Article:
Conclusions and recommendations |
1. £5.8 billion was overpaid to claimants
in the first three years of the current tax credits scheme. The
Government has made changes to the scheme which it estimates will
eventually reduce overpayments by one third. The Department does
not have complete information on the causes of overpayments and
is uncertain about how far each measure will reduce overpayments.
The Department should include the actual cost and effect of these
changes in its annual report to allow Parliament to evaluate their
2. In response to repeated questioning, the
Department eventually told the Committee that increasing the income
disregard to £25,000 would cost the Exchequer an additional
£500 million each year. The Committee
requested information on the cost of the increased disregard shortly
after the decision was first announced in the 2005 Pre-Budget
Report. But the Department disclosed its estimate only during
the Committee's most recent hearing and after the National Audit
Office produced its own estimates of the potential cost. The Department
said that greater confidence in its estimates had allowed it to
release this information. But if it was confident enough to increase
the disregard it should have been able to give an estimate of
the cost when the decision was first announced.
3. Tax credits suffer from the highest rates
of error and fraud in central government, undermining HMRC's reputation
for accuracy, fairness and proper handling of taxpayers' affairs.
In 2005, the Committee concluded that the Department's effectiveness
in managing the tax system depended on maintaining public confidence
in its administrative competence. Yet the Department neither produces
routine estimates for error and fraud nor sets targets for reducing
levels. It needs to demonstrate to taxpayers that it maintains
its capacity for the proper handling of their tax affairs by setting
targets for reducing the level of error and fraud and producing
routine estimates to validate its performance against the targets.
4. The Department does not have up to date
information on levels of claimant error and fraud in tax credits.
In the absence of up to date information the Department cannot
assess the effectiveness of its efforts to combat tax credit error
and fraud. From 2007-08 most tax credits awards will now be finalised
in the July following the year to which they relate. The Department
should make earlier estimates of the overall levels of error and
fraud and assess these as a basis for more timely and targeted
action to bring the trend down.
5. The design of the internet system for tax
credits was deficient from the outset and left it vulnerable to
attack by organised criminals. The system,
which was opened in August 2002, did not conform to mandatory
requirements on security set down by the Government's e-envoy.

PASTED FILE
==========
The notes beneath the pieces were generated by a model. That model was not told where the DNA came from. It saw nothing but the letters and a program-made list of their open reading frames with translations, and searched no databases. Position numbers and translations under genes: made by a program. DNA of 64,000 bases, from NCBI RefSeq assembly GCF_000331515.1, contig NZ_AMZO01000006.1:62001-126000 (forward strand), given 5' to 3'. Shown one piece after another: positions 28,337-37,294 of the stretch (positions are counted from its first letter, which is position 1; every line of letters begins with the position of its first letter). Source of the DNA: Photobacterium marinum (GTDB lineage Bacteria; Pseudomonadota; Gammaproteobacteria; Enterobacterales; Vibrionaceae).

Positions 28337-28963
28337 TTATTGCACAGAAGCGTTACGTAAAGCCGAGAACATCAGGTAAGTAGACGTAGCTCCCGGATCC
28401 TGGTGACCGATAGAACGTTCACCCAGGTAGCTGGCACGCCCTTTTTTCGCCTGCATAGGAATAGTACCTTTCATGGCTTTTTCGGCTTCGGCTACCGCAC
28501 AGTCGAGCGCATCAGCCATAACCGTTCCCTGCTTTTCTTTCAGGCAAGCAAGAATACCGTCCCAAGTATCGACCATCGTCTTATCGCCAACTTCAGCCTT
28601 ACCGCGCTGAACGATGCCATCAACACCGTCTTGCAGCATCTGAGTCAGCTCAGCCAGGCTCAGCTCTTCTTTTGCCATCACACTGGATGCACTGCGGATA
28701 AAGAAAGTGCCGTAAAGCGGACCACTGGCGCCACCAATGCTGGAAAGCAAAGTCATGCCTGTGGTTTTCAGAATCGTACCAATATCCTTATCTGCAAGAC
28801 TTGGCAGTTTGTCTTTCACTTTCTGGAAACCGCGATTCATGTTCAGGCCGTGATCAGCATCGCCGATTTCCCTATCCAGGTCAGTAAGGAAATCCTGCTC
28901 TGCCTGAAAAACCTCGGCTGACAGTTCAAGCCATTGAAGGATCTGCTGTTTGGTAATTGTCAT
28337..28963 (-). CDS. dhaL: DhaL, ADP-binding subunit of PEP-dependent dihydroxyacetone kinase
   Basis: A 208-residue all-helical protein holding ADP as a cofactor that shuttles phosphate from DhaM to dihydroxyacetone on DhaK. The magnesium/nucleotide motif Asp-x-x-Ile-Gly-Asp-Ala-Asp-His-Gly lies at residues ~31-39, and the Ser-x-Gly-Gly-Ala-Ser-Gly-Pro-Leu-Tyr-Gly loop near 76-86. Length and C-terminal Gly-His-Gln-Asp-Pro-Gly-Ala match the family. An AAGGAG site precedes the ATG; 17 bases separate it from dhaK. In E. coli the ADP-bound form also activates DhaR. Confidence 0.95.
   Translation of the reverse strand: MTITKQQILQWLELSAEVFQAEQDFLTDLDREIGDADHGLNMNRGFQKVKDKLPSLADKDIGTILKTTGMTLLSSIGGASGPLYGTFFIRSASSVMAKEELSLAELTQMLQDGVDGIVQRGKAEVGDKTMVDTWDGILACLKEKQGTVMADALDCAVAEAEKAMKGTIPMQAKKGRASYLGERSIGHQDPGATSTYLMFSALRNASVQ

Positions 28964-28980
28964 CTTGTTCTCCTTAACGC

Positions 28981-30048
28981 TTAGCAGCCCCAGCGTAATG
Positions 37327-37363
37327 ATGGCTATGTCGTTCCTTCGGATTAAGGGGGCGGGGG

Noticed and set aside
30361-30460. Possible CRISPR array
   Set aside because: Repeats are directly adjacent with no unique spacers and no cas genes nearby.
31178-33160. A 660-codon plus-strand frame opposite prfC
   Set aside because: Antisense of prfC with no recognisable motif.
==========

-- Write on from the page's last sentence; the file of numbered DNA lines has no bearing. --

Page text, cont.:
Only after sustained fraudulent attacks did the Department acknowledge
that it could no longer manage the risks arising from the inadequate
design, and it was forced to close the system in December 2005.
The internet channel has been closed for well over a year and
is unlikely to re-open before the summer of 2008.
6. The Department failed to design the tax
credits scheme to give proper protection against error and fraud.
In its efforts to make the scheme accessible to claimants, it
relied too much on detecting false claims after payment had been
made. This approach of 'pay now, check later' left the scheme
vulnerable to fraud. The Department is now increasing its testing
of claims before they are paid, focussing on claims considered
to present the highest risk. The effectiveness of this approach
demands appropriate risk criteria, and the ability to identify
emerging trends in the claimant population. It should supplement
this work by testing a sample of claims below its risk threshold
to confirm that its risk assessment criteria are soundly based.
7. The Department has increased the number
of tax credits compliance staff from 1,200 to 1,400 in 2006/07,
allowing it to examine a further 20,000 claims.
The increase in the number and the change in focus of compliance
tests by HMRC in 2005-06 resulted in significantly increased yields.
The Department should regularly reassess the resourcing of compliance
work on tax credits against its effectiveness in helping to reduce
the unacceptably high levels of incorrect claims.
8. The Department applies the same risk assessment
process to all tax credit claimants, without distinct procedures
for migrant workers. Migrant workers do
however present an additional risk of failing to notify the Department
when they leave the United Kingdom and cease to be eligible for
tax credits. The Department needs to manage the risk of making
incorrect payments to claimants who have left the country permanently
without telling it.
9. The Department does not have a gateway
to request information held by the Home Office on migrant workers
who are claiming tax credits. This information
would assist the Department in verifying information provided
on income and circumstances. It should explore with the Home Office
the scope for receiving information held on migrant workers.
10. The administration of tax credits has
not been effective and Members of Parliament continue to receive
too many complaints about the quality of service provided.
Administrative errors made by the Department continue to generate
incorrect payments but it does not know how much is involved.
This type of information is routinely prepared by the Department
for Work and Pensions in connection with its administration of
benefits. HM Revenue and Customs should calculate and publish
information on the value of incorrect payments caused by administrative